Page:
Pyrus elaeagnifolia Pall.

TSO logo

Sponsor this page

For information about how you could sponsor this page, see How You Can Help

Credits

Article from New Trees, Ross Bayton & John Grimshaw

Recommended citation
'Pyrus elaeagnifolia' from the website Trees and Shrubs Online (treesandshrubsonline.org/articles/pyrus/pyrus-elaeagnifolia/). Accessed 2019-12-14.

Genus

Glossary

References

There are currently no active references in this article.

Credits

Article from New Trees, Ross Bayton & John Grimshaw

Recommended citation
'Pyrus elaeagnifolia' from the website Trees and Shrubs Online (treesandshrubsonline.org/articles/pyrus/pyrus-elaeagnifolia/). Accessed 2019-12-14.

Tree (rarely shrub) to 15 m, 0.5 m dbh. Branchlets robust, usually spiny, grey- or white-tomentose. Leaves deciduous, 3–8 × 1.5–4 cm, lanceolate to obovate, both surfaces covered with grey or white tomentum, margins entire, apex obtuse to acute; petiole 1–4 cm long; stipules caducous. Corymbs tomentose with 5–10 flowers; pedicels 1–2 cm long. Flowers white, ~3 cm diameter; hypanthium tomentose, sepals triangular, ~0.5 cm long, petals elliptical, ~1 cm long. Pomes single or in pairs, yellowish green, globose to pyriform, 2–3 cm diameter. Flowering April to May, fruiting autumn (Turkey). Terpó & Franco 1968, Schönbeck-Temesy 1969, Browicz 1972. Distribution ALBANIA; BULGARIA; GREECE; ROMANIA; TURKEY; UKRAINE: Crimea. Habitat Wooded hillsides. USDA Hardiness Zone 5. Conservation status Not evaluated. Illustration NTxvi, NT6. Cross-reference K75. Taxonomic note The specific epithet is often, if not usually, misspelled as ‘elaeagrifolia’; it is strange, when the foliage so obviously resembles that of an Elaeagnus, that this mistake should have become so entrenched in the literature and on labels. Browicz (1972) recognises P. elaeagnifolia subsp. kotschyana (Boiss) Browicz (see Krüssmann: K75), with unarmed branchlets and white- (rather than grey-) tomentose leaves.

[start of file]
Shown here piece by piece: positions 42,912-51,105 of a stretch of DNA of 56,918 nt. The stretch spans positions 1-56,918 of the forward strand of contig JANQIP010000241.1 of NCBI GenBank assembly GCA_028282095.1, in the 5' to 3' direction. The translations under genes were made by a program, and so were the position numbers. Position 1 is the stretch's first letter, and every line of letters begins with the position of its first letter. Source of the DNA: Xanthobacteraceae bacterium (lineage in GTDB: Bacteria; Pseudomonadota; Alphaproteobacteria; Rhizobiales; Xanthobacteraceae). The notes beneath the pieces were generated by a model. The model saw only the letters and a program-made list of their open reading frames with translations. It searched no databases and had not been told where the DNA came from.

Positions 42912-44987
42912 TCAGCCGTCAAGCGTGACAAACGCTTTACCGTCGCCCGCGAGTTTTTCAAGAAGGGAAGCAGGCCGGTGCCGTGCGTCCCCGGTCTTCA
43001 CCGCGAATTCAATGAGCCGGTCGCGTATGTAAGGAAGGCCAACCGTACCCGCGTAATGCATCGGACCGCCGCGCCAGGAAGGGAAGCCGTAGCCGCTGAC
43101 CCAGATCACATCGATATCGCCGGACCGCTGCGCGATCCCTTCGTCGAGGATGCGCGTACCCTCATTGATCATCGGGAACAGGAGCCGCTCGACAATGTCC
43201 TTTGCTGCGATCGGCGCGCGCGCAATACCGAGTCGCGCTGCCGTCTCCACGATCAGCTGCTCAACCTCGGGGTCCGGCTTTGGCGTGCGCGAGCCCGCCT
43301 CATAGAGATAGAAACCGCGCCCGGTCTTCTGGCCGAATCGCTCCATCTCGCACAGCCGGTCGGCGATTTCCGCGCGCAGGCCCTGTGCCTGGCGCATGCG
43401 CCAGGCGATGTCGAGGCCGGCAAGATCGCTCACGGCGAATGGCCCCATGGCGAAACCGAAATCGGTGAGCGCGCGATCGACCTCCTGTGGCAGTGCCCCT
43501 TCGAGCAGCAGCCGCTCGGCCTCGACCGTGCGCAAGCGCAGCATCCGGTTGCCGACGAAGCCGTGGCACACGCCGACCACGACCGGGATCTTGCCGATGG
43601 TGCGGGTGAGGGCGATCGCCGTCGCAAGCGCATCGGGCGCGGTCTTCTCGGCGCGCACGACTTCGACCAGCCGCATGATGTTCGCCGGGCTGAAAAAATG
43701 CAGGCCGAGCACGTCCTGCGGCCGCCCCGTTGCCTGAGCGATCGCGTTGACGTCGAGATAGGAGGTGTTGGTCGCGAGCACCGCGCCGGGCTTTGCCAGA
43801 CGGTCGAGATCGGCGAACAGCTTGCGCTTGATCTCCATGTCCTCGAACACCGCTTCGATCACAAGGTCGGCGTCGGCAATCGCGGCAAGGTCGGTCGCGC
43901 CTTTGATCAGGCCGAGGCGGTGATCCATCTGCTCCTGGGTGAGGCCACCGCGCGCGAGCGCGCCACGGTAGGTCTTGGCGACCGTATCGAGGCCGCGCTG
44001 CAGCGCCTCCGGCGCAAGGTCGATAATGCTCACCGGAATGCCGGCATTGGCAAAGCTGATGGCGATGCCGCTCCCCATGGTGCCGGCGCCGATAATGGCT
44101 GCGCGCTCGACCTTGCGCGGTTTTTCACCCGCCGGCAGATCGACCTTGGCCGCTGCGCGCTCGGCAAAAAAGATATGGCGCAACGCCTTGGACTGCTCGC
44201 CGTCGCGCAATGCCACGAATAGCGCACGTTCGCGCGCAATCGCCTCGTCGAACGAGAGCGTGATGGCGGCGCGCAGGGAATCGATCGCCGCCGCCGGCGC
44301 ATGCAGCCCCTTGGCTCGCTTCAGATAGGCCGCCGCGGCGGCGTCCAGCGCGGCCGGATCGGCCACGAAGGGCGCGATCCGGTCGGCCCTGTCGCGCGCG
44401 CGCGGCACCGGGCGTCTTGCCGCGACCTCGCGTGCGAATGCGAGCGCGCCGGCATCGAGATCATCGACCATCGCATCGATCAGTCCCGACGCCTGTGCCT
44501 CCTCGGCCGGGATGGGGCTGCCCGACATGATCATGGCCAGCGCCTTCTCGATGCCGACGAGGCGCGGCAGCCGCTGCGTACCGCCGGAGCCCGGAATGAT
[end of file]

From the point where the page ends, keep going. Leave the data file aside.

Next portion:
It is very curious that this beautiful tree was not given a full description by Bean (1976b), as it was introduced to horticulture in about 1800 and has been widely planted – and is hardy – throughout our area. Its grey- or white-hairy foliage on upright stems makes it useful in the landscape. It is a much neater tree than the ubiquitous Pyrus salicifolia ‘Pendula’ with its often uncoordinated sprawl of limbs. White Sails is a selling name attached to the thornless subsp. kotschyana (N. Dunn, pers. comm. 2008).


Feedback

A site produced by the International Dendrology Society.

For copyright and licence information, see the Licence page.

To contact the editors: info@treesandshrubsonline.org.